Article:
Objective: The insertion (I)/deletion (D) polymorphism of the angiotensin-converting enzyme (ACE) gene has been associated with an increased risk of cardiovascular diseases. In patients with primary pulmonary hypertension, the homozygous ACE DD genotype is more prevalent than the non-DD genotype. However, the relationship of ACE gene polymorphism to secondary pulmonary hypertension remains unclear, and ethnicity may be one of the factors that can modulate the effects of ACE genotypes reported in different studies. We hypothesized that in patients with chronic obstructive pulmonary disease (COPD) the presence of the D allele in the ACE gene polymorphism is associated with increased pulmonary artery pressure (Ppa).
Patients and methods: Bodyplethysmography was used to assess lung function in 66 consecutive patients with COPD; pulmonary artery pressures were determined using echocardiography. ACE gene I/D polymorphism was identified with the polymerase chain reaction. 118 healthy persons served as the control group. All patients and controls were Caucasian. Genotype II was identified in 15 patients with COPD, genotype ID in 31 and genotype DD in 20. In the control group, genotype II was identified in 19 persons, genotype ID in 68 and genotype DD in 31. The distribution of ACE gene polymorphism did not differ between patients and the control group.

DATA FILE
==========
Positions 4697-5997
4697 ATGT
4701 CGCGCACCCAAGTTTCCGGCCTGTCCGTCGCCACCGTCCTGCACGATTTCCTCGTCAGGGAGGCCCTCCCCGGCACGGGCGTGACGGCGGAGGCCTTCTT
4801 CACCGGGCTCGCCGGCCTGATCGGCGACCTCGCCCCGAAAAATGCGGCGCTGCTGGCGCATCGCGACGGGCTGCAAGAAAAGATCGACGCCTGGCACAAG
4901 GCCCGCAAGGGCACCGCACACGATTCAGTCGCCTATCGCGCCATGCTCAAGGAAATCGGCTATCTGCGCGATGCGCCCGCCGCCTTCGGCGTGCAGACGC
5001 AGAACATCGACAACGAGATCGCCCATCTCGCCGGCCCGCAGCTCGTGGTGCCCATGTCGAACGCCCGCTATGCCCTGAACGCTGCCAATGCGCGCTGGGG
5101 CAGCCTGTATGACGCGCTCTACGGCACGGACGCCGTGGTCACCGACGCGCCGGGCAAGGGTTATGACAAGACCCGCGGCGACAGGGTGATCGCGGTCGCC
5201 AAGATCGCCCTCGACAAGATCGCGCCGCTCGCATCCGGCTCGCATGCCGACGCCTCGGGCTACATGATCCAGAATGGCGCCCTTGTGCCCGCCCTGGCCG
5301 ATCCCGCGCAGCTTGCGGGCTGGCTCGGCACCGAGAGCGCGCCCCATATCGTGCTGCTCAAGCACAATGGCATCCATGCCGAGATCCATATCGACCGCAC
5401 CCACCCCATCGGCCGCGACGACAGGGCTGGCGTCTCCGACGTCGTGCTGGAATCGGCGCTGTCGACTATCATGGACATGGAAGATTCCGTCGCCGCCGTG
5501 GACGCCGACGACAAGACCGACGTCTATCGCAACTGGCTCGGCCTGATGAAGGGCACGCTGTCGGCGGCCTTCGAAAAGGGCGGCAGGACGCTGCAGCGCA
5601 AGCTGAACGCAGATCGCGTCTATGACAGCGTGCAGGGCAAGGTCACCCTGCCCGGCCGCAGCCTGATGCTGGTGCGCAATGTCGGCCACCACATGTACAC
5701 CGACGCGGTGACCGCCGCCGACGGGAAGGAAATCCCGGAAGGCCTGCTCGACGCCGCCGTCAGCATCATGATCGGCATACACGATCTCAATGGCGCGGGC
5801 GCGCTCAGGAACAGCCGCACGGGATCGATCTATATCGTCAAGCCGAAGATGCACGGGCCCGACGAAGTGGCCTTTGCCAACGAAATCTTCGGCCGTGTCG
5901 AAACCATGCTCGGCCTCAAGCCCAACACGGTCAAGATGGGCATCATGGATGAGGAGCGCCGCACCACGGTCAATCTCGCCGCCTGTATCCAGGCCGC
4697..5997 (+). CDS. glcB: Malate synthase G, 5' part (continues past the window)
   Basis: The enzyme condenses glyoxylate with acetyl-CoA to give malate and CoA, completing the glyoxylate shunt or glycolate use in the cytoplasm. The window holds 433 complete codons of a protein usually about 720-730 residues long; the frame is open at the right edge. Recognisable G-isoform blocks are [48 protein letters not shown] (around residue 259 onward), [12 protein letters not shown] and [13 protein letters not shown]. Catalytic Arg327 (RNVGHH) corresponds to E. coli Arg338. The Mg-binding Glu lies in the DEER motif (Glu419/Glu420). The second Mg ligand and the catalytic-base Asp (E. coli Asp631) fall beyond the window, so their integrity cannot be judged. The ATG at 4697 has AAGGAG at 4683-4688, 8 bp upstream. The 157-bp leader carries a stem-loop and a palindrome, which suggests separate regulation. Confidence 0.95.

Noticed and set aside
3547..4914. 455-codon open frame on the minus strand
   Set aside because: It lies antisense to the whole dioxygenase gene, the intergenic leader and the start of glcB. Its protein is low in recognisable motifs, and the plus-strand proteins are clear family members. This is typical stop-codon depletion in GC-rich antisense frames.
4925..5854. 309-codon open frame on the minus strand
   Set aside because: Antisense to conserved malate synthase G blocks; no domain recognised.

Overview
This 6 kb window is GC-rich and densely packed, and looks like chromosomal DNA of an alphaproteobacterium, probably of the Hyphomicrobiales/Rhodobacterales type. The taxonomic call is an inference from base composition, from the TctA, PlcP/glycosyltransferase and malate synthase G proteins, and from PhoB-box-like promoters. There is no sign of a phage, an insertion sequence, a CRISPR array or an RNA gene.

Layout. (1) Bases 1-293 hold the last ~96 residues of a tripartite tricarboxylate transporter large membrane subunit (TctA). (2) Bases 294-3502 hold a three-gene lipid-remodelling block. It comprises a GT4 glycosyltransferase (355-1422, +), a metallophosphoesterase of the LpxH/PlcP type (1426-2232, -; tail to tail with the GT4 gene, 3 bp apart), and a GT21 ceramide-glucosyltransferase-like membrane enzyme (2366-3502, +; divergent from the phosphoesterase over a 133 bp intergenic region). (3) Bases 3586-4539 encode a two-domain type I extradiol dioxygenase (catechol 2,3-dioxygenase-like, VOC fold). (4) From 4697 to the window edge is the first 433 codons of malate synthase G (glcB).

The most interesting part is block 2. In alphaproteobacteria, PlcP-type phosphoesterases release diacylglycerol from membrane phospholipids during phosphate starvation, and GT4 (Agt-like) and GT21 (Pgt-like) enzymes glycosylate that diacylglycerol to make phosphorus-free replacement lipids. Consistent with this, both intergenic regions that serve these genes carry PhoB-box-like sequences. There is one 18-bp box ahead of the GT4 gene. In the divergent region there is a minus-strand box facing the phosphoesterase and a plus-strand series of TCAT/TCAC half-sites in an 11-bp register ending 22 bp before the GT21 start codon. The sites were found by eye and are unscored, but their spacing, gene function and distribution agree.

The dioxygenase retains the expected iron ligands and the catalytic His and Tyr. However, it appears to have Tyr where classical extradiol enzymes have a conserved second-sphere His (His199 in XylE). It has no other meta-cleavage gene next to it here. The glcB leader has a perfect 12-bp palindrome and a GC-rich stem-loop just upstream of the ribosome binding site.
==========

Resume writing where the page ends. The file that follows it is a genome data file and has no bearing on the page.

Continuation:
Results: In patients with COPD, no differences were seen between the three genotype groups in mean age, smoking history, hemoglobin concentrations or ventilometric or blood gas variables. Both systolic and mean Ppa differed significantly between the II, ID and DD groups (Systolic Ppa: 24.4 +/- 2.2 versus 31.3 +/- 2.5 and 36.7 +/- 3.9 mm Hg, respectively, ANOVA, p < 0.05; Mean Ppa: 13.0 +/- 1.5 versus 17.5 +/- 1.4 and 21.2 +/- 2.8 mm Hg, respectively, ANOVA, p < 0.05). In multiple linear regression analysis, the I/D ACE gene polymorphism (p < 0.05), SaO2 (p < 0.05) and the duration of COPD (p < 0.02) were independent predictors of systolic and mean Ppa.
Conclusion: The results of the study suggest that I/D ACE gene polymorphism is linked to pulmonary artery pressure in Caucasian patients with COPD.